The missing plane left behind a vapor trail of scenarios, and they have grown increasingly elaborate in the absence of information. The crucial evidence about what happened to Malaysia Airlines Flight MH370 on March 8 may be 2 1/2 miles deep in the Indian Ocean.
One awful possibility: We'll never know.
Aviation experts are discussing many possibilities, and they include:
1. Mechanical failure
The plane could have suffered some kind of electrical fire that caused a crisis and an emergency response. This was the hypothesis of a much-discussed article on Wired.com by a pilot who argued that the pilot must have turned the aircraft around in hopes of reaching an airport for an emergency landing, only to crash somewhere at sea.
Another possibility is catastrophic decompression. The crew could have lost consciousness and the plane could have kept flying — what people have been calling the "Payne Stewart scenario," after the golfer who died in 1999 when a Learjet underwent decompression and kept flying for 1,000 miles before crashing in South Dakota.
If the Malaysian plane's diversion was pre-programmed, as some reports suggest, that would pretty much rule out an accident. The pilot never radioed any distress, and the radios rely on batteries and would still operate after an electrical fire, said Hans Weber, an aviation consultant in San Diego.
Moreover, a fire would presumably be progressive and would allow time to transmit a distress signal. Sean Cassidy, an Alaska Airlines captain who currently is serving as national safety coordinator for the U.S. Air Line Pilots Association, said the lack of radio transmission makes the fire scenario difficult to believe. But the lack of communication doesn't prove anything, he said.
"Every single professional pilot is trained that, when you have an emergency, the first focus is on actually flying the plane, next is on navigating it, and the third priority is actually communicating," Cassidy said. "The absence of a distress call does not imply that there was no distress in the airplane."
Technically, a hijacking comes with demands, whereas commandeering can be for a variety of malevolent or idiosyncratic purposes. But in both cases this would have been a plane intentionally diverted on its flight from Kuala Lumpur to Beijing.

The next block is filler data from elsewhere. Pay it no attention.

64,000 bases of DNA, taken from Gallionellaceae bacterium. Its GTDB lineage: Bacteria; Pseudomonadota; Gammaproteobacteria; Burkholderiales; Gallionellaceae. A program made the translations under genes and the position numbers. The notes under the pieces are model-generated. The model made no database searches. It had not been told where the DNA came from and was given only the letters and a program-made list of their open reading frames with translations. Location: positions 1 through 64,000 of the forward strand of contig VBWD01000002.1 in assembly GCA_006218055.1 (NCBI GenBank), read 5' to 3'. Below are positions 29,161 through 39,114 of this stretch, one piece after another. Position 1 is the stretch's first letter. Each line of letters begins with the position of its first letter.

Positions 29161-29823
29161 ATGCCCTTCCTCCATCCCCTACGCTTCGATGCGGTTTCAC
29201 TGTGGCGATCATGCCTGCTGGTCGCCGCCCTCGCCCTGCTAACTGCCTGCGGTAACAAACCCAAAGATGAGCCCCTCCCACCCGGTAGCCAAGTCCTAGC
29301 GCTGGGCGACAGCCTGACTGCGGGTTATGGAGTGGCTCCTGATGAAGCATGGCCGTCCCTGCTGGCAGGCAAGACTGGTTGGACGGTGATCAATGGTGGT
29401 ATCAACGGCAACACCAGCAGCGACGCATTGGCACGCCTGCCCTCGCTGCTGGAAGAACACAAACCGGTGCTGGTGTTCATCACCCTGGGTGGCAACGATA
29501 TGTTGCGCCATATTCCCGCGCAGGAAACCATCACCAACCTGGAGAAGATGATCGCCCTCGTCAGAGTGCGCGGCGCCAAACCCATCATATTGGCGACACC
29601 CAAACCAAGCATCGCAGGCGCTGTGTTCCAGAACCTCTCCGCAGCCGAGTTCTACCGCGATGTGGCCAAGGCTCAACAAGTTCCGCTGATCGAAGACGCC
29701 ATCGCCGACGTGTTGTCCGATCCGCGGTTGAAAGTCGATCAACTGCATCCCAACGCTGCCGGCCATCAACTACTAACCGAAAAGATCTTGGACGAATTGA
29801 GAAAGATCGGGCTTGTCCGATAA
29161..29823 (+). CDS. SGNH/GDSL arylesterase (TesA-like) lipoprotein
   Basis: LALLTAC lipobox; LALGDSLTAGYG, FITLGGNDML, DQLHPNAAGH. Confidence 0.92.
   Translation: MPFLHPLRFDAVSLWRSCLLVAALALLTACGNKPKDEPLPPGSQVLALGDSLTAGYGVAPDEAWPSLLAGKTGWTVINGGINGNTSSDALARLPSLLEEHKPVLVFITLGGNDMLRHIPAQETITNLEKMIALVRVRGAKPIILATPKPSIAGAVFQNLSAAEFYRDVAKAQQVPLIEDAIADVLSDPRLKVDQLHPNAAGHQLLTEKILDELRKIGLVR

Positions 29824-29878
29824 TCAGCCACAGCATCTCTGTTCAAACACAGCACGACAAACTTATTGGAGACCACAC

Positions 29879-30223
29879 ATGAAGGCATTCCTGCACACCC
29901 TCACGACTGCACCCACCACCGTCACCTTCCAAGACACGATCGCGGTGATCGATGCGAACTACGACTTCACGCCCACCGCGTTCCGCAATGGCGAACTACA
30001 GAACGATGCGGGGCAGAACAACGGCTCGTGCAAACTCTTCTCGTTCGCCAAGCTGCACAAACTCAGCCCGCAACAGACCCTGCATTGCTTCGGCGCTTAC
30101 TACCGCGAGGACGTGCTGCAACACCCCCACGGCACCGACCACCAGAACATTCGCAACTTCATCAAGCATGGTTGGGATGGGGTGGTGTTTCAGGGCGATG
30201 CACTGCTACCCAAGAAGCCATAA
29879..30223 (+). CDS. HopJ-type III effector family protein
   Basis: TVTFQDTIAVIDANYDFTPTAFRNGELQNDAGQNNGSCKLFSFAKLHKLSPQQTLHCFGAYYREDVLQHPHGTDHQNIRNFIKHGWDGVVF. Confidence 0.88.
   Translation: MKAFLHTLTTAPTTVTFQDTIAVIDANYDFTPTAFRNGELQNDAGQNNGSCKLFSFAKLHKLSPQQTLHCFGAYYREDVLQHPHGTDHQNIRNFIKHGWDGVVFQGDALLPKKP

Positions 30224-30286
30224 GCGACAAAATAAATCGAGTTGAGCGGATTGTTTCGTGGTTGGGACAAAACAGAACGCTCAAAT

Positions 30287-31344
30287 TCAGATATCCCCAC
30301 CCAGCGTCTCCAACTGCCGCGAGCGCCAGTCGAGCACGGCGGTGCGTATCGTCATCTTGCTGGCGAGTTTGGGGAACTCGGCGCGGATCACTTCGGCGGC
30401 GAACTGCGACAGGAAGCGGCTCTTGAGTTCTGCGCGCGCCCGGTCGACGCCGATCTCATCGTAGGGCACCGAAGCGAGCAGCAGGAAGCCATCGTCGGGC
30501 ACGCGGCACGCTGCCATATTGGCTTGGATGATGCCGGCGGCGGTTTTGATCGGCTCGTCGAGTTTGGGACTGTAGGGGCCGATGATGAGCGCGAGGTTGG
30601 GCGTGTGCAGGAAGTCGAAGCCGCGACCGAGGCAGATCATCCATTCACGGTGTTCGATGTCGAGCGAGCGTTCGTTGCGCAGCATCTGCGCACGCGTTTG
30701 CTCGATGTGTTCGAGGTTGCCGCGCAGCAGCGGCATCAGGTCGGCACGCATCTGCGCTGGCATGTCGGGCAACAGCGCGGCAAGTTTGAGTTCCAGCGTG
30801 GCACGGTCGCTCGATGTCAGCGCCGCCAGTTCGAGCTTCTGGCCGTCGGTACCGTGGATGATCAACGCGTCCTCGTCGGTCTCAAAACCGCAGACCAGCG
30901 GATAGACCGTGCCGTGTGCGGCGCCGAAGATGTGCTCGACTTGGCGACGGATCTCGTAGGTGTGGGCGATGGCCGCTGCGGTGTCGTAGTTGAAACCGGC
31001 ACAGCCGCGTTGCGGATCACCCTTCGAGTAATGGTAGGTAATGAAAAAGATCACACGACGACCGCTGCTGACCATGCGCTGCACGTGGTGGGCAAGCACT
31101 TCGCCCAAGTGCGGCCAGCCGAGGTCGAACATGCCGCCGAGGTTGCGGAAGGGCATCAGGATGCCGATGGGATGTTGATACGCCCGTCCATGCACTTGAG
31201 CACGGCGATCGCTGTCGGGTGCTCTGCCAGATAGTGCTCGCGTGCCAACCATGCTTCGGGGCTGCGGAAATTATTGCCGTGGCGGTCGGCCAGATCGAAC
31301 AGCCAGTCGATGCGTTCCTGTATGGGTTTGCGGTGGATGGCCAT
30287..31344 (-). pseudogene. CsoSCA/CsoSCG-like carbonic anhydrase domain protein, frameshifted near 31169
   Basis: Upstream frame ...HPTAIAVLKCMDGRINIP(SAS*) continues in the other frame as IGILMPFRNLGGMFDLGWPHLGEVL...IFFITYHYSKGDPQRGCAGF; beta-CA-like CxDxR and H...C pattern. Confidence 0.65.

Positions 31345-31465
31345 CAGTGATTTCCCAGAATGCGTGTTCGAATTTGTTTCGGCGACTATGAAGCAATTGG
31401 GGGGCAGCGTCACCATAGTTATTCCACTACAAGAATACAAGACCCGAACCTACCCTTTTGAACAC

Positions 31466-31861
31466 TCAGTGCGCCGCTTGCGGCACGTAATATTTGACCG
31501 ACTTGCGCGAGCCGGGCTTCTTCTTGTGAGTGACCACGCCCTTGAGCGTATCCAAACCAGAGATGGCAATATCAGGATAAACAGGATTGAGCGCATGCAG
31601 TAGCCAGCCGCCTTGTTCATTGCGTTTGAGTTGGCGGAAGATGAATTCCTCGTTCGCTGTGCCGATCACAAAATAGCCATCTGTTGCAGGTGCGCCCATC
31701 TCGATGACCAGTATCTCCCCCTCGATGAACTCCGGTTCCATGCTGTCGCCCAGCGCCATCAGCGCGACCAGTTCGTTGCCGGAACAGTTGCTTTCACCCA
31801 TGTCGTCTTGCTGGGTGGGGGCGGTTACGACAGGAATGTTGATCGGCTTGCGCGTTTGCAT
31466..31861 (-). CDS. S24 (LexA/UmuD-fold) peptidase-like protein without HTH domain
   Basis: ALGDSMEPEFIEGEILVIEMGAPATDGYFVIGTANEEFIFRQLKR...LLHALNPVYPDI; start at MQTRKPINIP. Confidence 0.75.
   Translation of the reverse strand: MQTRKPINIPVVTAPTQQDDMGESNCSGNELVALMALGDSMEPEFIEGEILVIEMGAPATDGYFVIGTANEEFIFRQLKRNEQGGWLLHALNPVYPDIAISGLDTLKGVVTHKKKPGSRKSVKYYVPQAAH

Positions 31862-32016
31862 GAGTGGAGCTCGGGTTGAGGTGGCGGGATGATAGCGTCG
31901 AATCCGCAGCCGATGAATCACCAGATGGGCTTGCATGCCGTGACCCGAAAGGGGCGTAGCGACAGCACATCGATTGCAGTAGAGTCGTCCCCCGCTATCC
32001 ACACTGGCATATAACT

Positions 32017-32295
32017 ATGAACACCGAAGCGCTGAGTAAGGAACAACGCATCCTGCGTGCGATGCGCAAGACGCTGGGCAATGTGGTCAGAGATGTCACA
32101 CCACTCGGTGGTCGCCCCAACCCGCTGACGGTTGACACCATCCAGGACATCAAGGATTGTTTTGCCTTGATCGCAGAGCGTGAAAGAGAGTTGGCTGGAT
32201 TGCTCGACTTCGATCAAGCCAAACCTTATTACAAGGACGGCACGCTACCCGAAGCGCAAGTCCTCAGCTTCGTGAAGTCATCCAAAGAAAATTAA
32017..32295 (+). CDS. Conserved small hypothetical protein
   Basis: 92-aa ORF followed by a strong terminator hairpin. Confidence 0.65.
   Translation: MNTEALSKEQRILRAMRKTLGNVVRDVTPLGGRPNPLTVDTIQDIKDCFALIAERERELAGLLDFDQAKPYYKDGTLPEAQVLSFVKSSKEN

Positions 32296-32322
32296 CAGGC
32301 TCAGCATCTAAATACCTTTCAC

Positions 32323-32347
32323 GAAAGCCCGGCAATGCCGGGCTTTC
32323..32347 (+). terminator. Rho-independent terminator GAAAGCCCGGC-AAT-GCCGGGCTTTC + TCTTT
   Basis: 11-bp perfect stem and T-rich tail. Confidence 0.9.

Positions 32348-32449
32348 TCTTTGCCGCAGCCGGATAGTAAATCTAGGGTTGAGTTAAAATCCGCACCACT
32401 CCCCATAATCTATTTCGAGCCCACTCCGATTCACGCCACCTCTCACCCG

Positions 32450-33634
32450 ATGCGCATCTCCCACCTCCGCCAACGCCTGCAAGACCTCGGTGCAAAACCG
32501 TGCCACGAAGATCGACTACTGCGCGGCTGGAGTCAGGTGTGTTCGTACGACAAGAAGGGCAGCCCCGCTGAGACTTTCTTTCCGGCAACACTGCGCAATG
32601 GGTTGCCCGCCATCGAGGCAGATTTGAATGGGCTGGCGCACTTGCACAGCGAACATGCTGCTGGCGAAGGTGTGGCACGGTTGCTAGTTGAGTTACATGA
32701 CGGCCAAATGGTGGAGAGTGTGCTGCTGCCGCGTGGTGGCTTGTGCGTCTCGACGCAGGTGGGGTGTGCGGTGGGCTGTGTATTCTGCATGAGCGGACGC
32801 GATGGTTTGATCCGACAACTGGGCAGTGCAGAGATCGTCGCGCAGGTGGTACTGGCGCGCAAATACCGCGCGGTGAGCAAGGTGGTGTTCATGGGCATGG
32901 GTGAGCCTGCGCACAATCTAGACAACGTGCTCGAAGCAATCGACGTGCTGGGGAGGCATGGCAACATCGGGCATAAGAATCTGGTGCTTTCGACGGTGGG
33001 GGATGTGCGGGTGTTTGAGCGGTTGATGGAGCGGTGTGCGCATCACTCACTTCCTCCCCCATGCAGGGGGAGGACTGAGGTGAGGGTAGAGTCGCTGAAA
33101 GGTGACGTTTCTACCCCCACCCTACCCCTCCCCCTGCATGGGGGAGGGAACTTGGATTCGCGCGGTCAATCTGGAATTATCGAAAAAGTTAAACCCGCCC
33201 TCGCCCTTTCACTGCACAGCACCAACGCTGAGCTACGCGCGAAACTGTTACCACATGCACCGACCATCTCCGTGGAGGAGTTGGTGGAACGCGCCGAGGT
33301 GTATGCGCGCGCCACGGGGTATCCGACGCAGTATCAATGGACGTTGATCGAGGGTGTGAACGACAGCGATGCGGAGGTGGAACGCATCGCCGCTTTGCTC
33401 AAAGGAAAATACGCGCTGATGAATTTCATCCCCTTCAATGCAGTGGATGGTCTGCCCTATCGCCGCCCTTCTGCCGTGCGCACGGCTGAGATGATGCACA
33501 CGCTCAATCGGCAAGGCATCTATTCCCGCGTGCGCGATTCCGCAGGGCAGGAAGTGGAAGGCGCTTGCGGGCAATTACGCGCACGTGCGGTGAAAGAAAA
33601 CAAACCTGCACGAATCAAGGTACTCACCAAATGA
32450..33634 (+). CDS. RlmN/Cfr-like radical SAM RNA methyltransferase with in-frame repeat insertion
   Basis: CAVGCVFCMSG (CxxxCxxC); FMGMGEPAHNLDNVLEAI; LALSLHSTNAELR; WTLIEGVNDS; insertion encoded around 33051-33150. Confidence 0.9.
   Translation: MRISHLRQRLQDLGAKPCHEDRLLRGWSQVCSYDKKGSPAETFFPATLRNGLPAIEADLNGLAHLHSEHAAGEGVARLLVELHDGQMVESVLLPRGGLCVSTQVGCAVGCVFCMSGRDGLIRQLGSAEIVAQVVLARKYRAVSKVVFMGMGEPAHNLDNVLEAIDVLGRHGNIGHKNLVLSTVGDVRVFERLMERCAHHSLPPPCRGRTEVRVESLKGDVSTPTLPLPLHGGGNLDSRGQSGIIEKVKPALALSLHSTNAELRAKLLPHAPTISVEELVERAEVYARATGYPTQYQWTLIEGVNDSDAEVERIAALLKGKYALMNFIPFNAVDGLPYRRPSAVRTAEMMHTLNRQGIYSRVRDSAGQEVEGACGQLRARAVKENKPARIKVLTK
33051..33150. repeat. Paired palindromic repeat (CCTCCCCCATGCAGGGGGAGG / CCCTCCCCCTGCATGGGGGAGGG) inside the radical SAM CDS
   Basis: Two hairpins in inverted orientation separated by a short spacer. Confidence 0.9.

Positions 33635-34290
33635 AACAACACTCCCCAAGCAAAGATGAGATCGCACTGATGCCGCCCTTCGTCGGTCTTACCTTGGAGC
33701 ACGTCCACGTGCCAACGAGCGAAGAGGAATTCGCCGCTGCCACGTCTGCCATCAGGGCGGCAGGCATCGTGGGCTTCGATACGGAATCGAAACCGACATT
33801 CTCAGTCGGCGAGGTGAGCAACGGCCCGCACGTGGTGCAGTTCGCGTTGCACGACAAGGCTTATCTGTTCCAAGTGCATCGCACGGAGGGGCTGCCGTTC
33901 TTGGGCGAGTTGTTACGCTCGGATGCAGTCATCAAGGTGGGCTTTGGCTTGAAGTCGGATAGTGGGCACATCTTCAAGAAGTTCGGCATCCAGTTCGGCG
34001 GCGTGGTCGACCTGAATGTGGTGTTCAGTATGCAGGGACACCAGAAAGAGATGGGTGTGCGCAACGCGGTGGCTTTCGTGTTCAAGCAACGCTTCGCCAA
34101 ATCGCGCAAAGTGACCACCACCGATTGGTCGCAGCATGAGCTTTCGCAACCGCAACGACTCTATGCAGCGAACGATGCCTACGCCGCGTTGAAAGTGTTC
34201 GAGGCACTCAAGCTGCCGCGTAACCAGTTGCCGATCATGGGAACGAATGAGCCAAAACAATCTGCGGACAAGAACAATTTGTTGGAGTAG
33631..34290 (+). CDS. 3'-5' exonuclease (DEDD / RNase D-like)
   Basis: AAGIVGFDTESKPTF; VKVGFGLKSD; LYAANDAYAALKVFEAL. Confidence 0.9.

"It had enough fuel to go many places, and, unfortunately, it had enough fuel to go into places where you don't have civil radar systems, for example, and into a part of the world where terrorism and to some extent state-supported terrorism exists," said George Hamlin, an aviation consultant in Fairfax, Va.
He broached the possibility that this is part of an ongoing operation akin to the Sept. 11, 2011, attacks — including, perhaps, using the plane to deliver an explosive device somewhere. "It suggests something else horrific is being planned, because no one is claiming credit or saying, 'Ha ha, you have to deal with us.' "
Although this line of thinking has spawned a great deal of guessing, there is no hard evidence behind it. Investigators have not indicated that anyone on the plane has any affiliation with a terrorist organization or showed signs of a murderous mind-set.
Richard Aboulafia, an aviation analyst in Fairfax, Va., said he doubts Hamlin's scenario of the Boeing 777 being used to deliver a bomb. "Jeez Louise, why mess around with a triple-7? Go and rent yourself a Cessna," he said.
3. The plane landed
Hundreds of airfields were in range of the airliner. It's implausible that it landed at a major airport. This leads to speculation that it reached an abandoned airstrip.
"There's a lot of World War II airfields left over," said Ron Carr, a former pilot and a professor at Embry-Riddle Aeronautical University in Arizona. "These guys are not interested in protecting the airplane, so they're going to use minimal airfields. They're going to use one that's fairly secluded.''
There is no evidence that the plane landed, however. It would have had to elude radar coverage, land and then hide. This scenario also requires additional layers of speculation about the perpetrator and the motive.
4. Officials know where plane is
Officials in charge of the investigation may have decided to withhold information to protect investigatory assets (such as satellite capabilities), to cover up a mistake or national security inadequacy (such as a lack of good radar coverage), or to avoid tipping off people of interest.
"We're dealing with military organizations, and they don't want to tell you, and especially they don't want to tell you if it looks like they really screwed up," Weber said. "The military doesn't want to look bad in their own country. I think there is a lot of incentive for the militaries there to not come clean."
5. Terror attempt was aborted
If hijackers seized the plane, they conceivably could have been challenged by passengers or crew members, as happened on United Airlines Flight 93 on Sept. 11, 2001. Many scenarios emerge from this one. It's possible that hijackers intentionally crashed the plane in the Indian Ocean to cover the tracks of an ambitious operation that didn't quite work, but one that could be attempted again someday.
"That's the only thing that holds together with any logical consistency: that this is a failed 9/11," Aboulafia said.
Said Weber, "I think the most likely scenario is these terrorists managed to commandeer the airplane, and they set a route, and at some point the pilots fought with the people who commandeered the airplane and somehow everybody got incapacitated and there was no one anymore who could fly the airplane."